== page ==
Economic penetration was the means for British entry into Egypt, as it was for the French occupation of Tunisia. The Khedives of Egypt, Sait and Ismail, had contracted huge loans at enormous discounts, first to build the Suez Canal, then to support their own lavish life styles. By 1875, the debt had increased to 100 million British pounds and it required more than two thirds of all Egyptian revenues to keep the debts serviced. The financial condition of Egypt was thus a mirror image of that of the Ottoman Empire. When the Egyptians defaulted in their debt payments, the European powers formed the Egyptian Debt Commission with the authority to confiscate specific revenues. To ensure compliance, the powers imposed an Armenian nationalist as the prime minister of Egypt, while an Englishman became the finance minister and a Frenchmen, the minister of public works. The stipulations of the Egyptian Debt Commission meant the effective surrender of Egyptian sovereignty to the Europeans, which caused a public uproar…..

Add to this the predicament of Third World Debt, or even first world debt; un-payable amounts which can never be repaid yet these monthly payments are still demanded and continue to double and multiply, more being spent on debt servicing than the service of people.

Poverty serves a purpose. The abject suffering of too much of humanity has been enforced and is being maintained. The argument that capitalism is the best solution for it, disregards the truth that free markets and liberalism are merely tools of tyranny which are not available for all to explore in the first place, moreover, as the history documented in this piece shows, blood was split first by the very powers which we now see as embodying capitalism; it was never meant to be a solution, it was always a members only benefit with rules leading to a form of oppression not freedom.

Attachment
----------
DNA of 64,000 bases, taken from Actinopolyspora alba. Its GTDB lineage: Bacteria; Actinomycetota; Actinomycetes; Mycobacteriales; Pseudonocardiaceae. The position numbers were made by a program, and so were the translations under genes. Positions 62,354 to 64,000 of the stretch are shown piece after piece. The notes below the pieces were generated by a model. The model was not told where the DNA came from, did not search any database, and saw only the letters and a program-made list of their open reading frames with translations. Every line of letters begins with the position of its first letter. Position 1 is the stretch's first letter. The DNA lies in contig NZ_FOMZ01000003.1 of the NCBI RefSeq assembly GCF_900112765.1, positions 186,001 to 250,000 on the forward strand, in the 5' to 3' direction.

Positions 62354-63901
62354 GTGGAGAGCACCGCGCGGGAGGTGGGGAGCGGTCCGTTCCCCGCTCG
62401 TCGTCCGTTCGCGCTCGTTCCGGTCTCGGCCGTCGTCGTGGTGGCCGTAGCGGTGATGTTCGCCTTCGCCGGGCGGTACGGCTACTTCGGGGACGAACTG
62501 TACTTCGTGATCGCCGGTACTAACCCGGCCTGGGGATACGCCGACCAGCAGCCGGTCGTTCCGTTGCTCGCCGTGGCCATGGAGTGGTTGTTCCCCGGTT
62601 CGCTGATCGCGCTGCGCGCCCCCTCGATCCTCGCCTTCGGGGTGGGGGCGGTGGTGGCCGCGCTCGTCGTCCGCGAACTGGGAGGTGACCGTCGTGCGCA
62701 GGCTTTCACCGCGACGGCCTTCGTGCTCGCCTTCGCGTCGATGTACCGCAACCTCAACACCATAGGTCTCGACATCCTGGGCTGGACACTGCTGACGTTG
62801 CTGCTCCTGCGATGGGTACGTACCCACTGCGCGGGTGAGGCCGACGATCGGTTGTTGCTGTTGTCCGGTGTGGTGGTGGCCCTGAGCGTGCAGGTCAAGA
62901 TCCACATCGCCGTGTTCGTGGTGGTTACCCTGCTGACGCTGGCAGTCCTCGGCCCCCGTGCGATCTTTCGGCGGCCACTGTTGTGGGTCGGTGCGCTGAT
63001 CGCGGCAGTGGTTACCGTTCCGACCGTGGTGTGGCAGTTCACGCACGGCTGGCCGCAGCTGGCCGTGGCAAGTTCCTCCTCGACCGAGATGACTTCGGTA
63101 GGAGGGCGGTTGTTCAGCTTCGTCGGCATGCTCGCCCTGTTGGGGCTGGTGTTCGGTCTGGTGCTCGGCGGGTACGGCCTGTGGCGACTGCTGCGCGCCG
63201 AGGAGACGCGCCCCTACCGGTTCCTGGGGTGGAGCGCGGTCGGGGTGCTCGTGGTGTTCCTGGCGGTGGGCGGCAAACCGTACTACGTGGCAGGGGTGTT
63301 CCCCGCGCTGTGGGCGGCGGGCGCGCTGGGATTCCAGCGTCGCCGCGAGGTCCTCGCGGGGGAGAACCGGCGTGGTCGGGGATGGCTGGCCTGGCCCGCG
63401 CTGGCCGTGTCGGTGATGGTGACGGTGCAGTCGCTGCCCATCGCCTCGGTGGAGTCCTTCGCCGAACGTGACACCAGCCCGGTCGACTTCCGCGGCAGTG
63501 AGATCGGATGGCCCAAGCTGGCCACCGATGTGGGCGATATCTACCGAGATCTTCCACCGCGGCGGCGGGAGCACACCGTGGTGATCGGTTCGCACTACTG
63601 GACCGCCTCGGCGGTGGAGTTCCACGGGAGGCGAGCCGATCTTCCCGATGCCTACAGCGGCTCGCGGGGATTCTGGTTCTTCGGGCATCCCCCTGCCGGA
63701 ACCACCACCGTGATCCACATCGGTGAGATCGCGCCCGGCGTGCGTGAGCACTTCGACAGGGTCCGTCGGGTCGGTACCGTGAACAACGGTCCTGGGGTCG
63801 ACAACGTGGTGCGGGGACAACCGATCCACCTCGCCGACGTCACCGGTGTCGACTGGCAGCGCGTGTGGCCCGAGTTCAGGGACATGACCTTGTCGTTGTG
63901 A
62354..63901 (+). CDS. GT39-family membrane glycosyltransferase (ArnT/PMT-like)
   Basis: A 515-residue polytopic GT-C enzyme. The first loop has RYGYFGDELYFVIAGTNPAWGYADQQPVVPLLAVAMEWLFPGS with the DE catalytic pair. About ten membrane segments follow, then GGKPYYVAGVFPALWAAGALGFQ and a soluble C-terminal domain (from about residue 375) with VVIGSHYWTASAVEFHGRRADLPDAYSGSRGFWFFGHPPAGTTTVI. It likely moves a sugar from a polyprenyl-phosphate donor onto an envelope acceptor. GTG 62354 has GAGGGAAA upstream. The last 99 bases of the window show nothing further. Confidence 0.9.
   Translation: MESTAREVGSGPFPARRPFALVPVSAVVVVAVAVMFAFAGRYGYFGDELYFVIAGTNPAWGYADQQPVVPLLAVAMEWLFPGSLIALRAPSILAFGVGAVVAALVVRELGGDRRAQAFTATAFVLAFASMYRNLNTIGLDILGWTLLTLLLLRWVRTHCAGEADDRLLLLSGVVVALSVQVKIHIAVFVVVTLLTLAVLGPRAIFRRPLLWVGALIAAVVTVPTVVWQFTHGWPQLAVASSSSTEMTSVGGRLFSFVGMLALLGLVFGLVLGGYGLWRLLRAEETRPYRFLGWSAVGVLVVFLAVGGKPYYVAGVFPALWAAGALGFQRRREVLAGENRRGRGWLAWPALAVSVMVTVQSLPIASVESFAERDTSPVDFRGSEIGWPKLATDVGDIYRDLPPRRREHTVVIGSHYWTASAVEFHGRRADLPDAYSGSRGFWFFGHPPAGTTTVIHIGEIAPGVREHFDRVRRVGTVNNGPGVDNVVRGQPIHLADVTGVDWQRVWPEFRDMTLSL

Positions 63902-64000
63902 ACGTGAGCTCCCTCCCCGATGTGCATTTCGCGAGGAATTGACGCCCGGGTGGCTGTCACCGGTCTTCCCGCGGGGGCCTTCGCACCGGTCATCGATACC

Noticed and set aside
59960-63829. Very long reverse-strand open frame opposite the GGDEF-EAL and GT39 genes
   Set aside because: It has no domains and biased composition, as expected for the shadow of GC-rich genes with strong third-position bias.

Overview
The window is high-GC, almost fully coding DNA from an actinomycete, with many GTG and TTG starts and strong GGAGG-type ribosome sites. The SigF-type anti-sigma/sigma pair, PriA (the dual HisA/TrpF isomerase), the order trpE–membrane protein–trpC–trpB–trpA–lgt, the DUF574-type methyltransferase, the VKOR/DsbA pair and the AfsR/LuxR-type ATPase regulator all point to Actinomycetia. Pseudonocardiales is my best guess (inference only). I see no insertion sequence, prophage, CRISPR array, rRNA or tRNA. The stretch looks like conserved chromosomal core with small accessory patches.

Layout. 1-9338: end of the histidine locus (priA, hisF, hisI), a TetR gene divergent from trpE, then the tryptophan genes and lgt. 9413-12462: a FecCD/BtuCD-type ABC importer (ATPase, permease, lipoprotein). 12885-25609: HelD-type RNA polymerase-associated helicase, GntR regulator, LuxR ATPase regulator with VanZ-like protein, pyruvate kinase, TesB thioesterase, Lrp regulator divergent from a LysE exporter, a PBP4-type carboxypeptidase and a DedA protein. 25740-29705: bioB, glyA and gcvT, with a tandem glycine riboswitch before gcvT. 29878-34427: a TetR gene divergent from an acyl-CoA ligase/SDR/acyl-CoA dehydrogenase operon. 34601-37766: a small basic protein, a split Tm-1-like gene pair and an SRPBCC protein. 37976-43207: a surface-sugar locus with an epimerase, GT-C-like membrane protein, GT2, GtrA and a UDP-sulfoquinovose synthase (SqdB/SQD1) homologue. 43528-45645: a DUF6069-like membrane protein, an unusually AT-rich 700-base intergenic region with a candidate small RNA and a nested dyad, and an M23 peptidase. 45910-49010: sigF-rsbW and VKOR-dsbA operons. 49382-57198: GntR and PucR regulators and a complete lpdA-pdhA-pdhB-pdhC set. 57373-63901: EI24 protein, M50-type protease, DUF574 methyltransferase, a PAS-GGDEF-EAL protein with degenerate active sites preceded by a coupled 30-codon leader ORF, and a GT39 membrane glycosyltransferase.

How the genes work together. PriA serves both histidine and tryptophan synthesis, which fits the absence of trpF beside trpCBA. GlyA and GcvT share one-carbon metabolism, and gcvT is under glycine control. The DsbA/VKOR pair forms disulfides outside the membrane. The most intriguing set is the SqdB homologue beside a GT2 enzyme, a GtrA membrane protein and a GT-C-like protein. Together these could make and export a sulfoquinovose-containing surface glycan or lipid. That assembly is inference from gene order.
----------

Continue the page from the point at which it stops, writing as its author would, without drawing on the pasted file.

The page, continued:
Further reading of Dr Nazeer Ahmed’s insightful history of the Islamic world, and all related developments, brought me to the following piece which touched upon the establishment of the global system of credit, which nowadays drives the global market for capitalism/trade.

I have used the below extract as an example of the underlying motive for creating this sub-system of global dominance, which also shows the nature and purpose of its exploits and manipulation.

Please read for yourselves;

The rise in the power of commercial banks in the 18th century was directly related to the Industrial Revolution in England. It was a convergence of several historical events that transformed England from a mercantile society to an industrial society and finally led to the triumph of the bankers. The arrival of fresh capital from Calcutta and Oudh (1757-1767) enhanced the substantial wealth that was flowing in from the Atlantic slave trade, and enabled the funding of innovative ideas. Inventions need capital to see the light of day. Without it, they wither and die. The first thrust of British innovation was the replacement of cotton goods from India. The spinning jenny went through rapid modifications and was “perfected” in 1767 by Hargraves. The colonization of Bengal provided a large captive market of thirty million consumers. The British East India Company slopped on a hefty 70% duty on Indian made goods while opening the floodgates to imports from England

I also make a connection to the previous post in Ahmed’s compilation;

The loot from Bengal heralded the onset of the capitalist society. Industrialization further consolidated the accumulation of capital. With the wealth of Bengal at their command, the British successfully fought off Tippu Sultan of Mysore (1770-1799) and subdued India. With the resources of the great subcontinent of India at its command, European colonization of Asia and Africa in the 19th century was only a footnote